Prompting policy for hardened runtime; service: kTCCServiceAddressBook
requires entitlement
but it is missing for RESP:{…responsible path: ‘/Applications/' … REQ:{…binary path:

The consequence of absence of absolutely unnecessary sandbox entitlement is the user consent dialog NOT being displayed at all. The user won't even know the application would like to access contacts and the access will be permanently declined. It is interesting to note this happens only if the application hasn't tried to access contacts before. If the access has already been granted (or declined), for example running an older version of the application built without hardened runtime, everything continues to work as expected.

This behaviour is not limited to accessing contacts only. I haven't tried it myself, but I strongly believe the same thing happens when trying to access calendar, reminders, camera, microphone and other system resources requiring user consent. Thus, I would suspect a lot of application out there are affected. Therefore I filed a bug report immediately after I discovered it and I even opened a DTS (Developer Technical Support) issue with Apple support engineers. Unfortunately, even though I had (and I guess I still have) thorough correspondence with two support people, I haven't had any chance to discuss the issue with someone actually responsible for fixing it. Guys I talked to were very friendly and supportive, but the best they could tell me was “… however, you have to understand that macOS Engineering has many different competing demands on their time, and it’s ultimately their decision as to how to prioritise a bug like this against all the other work that needs to be done. DTS has only limited input in that process, and I’ve already taken this as far as I can.”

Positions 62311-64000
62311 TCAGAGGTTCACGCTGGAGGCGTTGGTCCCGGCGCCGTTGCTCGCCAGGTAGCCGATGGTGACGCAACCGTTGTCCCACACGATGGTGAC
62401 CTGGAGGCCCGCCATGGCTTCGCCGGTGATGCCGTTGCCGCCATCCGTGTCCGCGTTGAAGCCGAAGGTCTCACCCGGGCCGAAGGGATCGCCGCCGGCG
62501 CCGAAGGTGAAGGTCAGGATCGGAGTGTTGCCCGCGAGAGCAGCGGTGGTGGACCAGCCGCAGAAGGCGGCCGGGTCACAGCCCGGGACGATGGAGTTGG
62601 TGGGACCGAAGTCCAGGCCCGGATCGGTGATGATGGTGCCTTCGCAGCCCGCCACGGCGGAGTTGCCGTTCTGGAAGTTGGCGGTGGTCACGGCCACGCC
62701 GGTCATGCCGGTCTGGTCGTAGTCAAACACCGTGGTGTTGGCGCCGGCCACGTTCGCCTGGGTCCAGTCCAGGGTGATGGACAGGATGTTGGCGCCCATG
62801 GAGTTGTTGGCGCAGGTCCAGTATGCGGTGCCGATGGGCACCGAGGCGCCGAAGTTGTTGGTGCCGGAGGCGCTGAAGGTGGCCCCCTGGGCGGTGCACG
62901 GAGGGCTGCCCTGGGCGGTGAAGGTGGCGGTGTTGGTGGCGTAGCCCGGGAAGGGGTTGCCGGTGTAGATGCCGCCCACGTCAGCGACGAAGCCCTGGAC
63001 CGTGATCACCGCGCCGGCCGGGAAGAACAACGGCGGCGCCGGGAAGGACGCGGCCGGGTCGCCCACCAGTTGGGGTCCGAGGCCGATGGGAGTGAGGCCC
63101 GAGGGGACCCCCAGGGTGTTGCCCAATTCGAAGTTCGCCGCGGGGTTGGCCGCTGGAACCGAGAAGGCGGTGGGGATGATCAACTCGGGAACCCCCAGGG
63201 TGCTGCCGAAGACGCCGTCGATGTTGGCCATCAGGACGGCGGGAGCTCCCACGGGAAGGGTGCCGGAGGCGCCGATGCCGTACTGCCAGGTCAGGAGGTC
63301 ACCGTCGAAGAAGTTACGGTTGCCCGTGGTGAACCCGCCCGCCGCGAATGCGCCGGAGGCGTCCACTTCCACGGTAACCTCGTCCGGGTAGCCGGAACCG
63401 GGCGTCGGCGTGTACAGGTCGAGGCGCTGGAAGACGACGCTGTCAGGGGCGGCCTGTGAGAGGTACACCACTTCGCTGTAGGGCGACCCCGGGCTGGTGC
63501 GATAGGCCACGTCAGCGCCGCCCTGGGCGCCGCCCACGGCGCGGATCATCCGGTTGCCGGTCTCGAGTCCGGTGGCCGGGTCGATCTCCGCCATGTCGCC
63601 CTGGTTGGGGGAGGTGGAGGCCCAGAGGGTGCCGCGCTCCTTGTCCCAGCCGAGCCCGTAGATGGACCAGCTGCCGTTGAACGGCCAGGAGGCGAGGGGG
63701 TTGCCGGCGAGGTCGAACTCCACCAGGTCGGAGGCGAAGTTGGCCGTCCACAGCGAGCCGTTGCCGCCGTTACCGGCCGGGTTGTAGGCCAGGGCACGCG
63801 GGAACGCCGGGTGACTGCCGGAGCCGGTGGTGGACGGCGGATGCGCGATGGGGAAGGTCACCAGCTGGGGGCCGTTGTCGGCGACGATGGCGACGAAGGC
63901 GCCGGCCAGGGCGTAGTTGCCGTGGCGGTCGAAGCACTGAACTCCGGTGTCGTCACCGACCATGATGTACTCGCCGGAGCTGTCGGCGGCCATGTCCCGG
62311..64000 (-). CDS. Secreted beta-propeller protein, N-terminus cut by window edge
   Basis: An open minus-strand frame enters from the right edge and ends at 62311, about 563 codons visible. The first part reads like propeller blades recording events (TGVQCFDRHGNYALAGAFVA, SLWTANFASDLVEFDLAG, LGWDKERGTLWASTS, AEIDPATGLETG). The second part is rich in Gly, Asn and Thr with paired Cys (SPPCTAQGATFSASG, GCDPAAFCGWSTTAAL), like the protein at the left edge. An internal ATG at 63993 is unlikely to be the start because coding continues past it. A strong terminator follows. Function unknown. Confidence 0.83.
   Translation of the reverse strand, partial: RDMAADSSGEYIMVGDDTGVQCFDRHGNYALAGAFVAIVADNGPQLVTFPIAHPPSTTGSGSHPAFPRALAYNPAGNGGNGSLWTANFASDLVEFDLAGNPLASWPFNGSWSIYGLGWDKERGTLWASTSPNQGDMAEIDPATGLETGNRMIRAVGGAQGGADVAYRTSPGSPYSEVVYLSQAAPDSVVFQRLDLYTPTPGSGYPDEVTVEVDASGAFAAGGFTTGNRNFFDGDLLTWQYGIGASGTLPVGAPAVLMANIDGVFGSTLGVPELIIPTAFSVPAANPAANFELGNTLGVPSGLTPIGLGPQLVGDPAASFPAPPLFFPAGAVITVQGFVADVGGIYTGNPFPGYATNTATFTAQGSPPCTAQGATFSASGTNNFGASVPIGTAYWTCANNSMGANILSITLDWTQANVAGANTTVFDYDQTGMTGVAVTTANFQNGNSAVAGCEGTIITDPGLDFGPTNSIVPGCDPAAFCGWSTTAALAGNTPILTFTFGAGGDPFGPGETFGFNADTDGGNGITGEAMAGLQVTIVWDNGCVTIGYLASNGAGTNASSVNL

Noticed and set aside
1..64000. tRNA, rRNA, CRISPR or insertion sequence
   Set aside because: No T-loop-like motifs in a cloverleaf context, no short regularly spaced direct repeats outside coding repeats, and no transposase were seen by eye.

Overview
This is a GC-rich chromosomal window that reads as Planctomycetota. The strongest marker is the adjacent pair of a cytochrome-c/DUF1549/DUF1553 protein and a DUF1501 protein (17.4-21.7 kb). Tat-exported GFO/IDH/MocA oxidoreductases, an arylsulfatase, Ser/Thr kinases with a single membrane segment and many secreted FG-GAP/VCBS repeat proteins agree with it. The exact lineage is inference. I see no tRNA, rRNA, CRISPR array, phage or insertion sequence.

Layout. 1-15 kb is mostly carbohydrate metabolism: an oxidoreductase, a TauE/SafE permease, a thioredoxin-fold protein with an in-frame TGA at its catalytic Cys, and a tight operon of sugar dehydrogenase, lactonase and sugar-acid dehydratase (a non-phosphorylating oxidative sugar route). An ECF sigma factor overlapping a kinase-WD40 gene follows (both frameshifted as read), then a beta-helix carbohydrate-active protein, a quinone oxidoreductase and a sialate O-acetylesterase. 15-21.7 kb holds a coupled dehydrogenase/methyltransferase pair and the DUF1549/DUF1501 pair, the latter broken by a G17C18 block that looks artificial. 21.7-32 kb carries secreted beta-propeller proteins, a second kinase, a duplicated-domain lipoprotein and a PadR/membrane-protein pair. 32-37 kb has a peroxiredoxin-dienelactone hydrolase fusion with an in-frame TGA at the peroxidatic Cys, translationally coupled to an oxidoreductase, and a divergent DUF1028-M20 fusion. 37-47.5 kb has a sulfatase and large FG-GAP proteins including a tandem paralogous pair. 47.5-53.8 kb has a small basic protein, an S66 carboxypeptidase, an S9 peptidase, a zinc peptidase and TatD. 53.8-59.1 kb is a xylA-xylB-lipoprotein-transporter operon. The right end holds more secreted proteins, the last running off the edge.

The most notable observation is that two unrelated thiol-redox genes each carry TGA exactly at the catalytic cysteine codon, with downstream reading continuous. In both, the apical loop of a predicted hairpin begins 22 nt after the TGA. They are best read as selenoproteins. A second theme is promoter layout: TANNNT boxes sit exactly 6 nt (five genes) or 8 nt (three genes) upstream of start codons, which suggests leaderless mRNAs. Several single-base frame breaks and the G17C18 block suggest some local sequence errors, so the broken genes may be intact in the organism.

Perhaps macOS engineers do not consider this bug to be of some higher priority, because there is a really simple workaround: just define AddressBook sandbox entitlement for application too and everything will start working again as it should. But that BRAKES COMPLETELY nice privilege separation that Apple advocates so much, explained in the video; completely unnecessary sandbox entitlement defined for the application only increases chances of damages, as the application, being bigger and more complicated, is much easier target for security attacks than tiny dedicated XPC service is.

Catalina was officially released just a few days ago, with this issue not fixed! Recent relaxation of notarisation requirements postponed the final outcome of this story for January 2020. My hopes this bug will be fixed until then are on life support, but still alive. Surely there aren't any intention from Apple to fix this in Mojave, now that Catalina is out. When the time of unavoidable hardened runtime comes, GitFinder will probably go with superfluous AddressBook sandbox entitlement defined for the application, thus breaking nice privilege separation it possesses now. Such a shame for Apple breaking their own well thought-out design concepts and paradigms.